Printed letters, June 11, 2013

The most visible issue confronting residents and visitors to the Grand Valley alike is the constant begging, panhandling and harassment by one group of people or another. Panhandlers have become emboldened due to the permissive stance and lack of action taken by both the city and county.

It is imperative that something be done. Homelessness has always been with us, but we have a very serious problem created by a persistent and growing segment of our population.

The fact that an individual can literally set up a place of business on taxpayer- and business-funded property is embarrassing. It is even more so for the hundreds of small-business people who have invested money and sweat equity to start and grow their businesses.

What message are the city and the county delivering to those of us who play by the rules, pay our own way and invest in the community?

Now we have an initiative to extend and improve the riverfront trail system. In addition to our beautiful scenery, people likely will be treated to encampments and litter.

I travel around the country every couple of weeks, and I estimate that Grand Junction rivals or exceeds any major metro area on the numbers of beggars and panhandlers per 1,000 residents.

Recently, I was on an outing in Moab with participants from Utah, Arizona and New Mexico. More than once when I mentioned where I was from, they would comment on the area’s beauty and then follow up with something along the lines of “But there sure are a lot of people on the corners with signs. Why doesn’t the city do something about it?”

So, I in turn am asking the city and the county: Why don’t you do something about it?

STEPHEN FULLERTON

Grand Junction

Do something monumental 
regarding a national park

Well, here we are, citizens of Mesa County at the crossroads faced with another decision. Do we make Colorado National Monument a national park or not? More than 100 years ago John Otto made his decision. One of his famous quotes says it all: “I came here and found these canyons, and they feel like the heart of the world to me. I’m going to stay and build trails and promote this place, because it should be a national park.”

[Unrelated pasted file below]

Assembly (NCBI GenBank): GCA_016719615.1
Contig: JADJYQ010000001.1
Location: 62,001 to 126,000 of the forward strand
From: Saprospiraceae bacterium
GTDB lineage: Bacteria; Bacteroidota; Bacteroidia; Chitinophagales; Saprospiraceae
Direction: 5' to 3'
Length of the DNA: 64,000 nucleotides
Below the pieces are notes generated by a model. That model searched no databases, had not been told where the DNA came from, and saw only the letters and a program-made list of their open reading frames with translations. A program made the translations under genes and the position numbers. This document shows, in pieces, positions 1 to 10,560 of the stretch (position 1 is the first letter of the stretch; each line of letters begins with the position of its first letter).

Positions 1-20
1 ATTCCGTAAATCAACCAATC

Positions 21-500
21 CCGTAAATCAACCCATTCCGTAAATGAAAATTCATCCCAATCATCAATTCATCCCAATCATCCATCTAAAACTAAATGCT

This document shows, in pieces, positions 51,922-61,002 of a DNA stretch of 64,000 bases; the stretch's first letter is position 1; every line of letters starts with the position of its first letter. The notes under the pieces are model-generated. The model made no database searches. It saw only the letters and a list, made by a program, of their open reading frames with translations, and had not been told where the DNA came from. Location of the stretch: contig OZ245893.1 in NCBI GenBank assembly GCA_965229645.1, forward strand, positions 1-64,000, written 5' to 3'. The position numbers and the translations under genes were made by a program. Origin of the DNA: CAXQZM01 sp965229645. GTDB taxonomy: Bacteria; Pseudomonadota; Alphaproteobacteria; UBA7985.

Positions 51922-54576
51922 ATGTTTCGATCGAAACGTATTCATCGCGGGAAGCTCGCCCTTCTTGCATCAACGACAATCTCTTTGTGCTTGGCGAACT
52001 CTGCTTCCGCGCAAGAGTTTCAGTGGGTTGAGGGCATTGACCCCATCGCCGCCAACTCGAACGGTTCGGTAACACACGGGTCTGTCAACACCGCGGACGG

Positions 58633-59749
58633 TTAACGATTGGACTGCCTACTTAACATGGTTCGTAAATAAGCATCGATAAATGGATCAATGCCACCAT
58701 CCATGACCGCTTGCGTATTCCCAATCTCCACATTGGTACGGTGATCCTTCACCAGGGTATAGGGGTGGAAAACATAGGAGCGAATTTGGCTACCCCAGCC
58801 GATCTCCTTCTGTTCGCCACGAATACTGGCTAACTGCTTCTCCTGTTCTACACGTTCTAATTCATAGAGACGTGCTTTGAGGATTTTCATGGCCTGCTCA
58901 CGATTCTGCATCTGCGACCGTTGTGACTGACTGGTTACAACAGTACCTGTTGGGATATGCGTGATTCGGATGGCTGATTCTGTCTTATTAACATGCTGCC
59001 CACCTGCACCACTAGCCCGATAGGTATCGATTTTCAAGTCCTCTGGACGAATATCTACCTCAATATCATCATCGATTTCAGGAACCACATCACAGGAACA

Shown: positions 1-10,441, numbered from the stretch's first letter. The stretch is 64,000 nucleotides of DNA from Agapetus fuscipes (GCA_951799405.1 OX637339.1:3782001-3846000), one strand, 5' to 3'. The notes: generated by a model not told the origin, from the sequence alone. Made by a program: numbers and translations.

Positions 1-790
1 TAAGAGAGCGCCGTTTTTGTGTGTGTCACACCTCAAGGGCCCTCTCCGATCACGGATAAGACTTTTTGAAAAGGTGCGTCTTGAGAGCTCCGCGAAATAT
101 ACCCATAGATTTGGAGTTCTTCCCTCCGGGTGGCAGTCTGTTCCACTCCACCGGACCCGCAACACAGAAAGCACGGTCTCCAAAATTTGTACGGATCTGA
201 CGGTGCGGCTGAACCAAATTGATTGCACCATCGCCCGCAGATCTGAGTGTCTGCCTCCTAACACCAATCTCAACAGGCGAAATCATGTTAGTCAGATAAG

I believe it should be a national park, and plenty of others feel the same way. According to U.S. Rep. Scott Tipton, a third of the public thinks it should be a national park, a third thinks it should be left as is and a third doesn’t know.

If you don’t know, but do care, please get involved. Start reading and researching. Ask questions, study the facts and talk with others about the pros and cons. It would be a real shame if this legislation failed because a third of the people just didn’t care.

Are we proud of our riverfront corridor and the network of mountain bike trails around the Grand Valley? You bet we are! Was the effort to create these things worth it? Without a doubt!

Who is against the cultural and economic benefits that we receive from these two particular projects? Opponents to the national park effort cite traffic problems. So, are we opposed to JUCO and Country Jam? Should we never build another subdivision because more people will move in and traffic will increase?

If the monument is made a national park, it will join an elite family of other world-class parks in the vicinity. We will be at the crossroads of Black Canyon and Mesa Verde to the south and Arches and Canyonlands to the west. It will be a source of pride and goodwill in the community, and it will contribute to a strong and diverse economy.

It is up to us. We can do something monumental, or we can do nothing.

MICHAEL O’BOYLE

Grand Junction

 

Government employees don’t 
need motivational conferences

American citizens should feel free to bill the IRS for the $49 million in taxpayers’ money it wasted on needless agency conferences. This IRS waste of taxpayer money came to the surface in last week’s congressional hearings.

Now, the IRS joins the government waste club with the General Services Administration. According to Wednesday’s Associated Press article, the White House budget office had set a cap on agency conference spending at $500,000.

I don’t understand the need for government agencies to hold motivational or award conference at taxpayer expense. There should not be any conferences on this. Employees’ motivation should be from having government jobs.

The IRS should be shut down for a lengthy period for an agency-wide audit. I think there is more waste there than they are telling us. Do you ever notice that American citizens never get compensated for any of the billions of wasted taxpayer dollars due to the federal government’s negligence?

I will hold a conference free of charge for IRS agency leaders and employees on how to collect trillions of dollars from American corporations and overseas accounts of the wealthy 1 percent.

It won’t cost one taxpayer dollar. Personnel in the IRS need a conference on how to do their jobs.

RANDY FRICKE

New Castle


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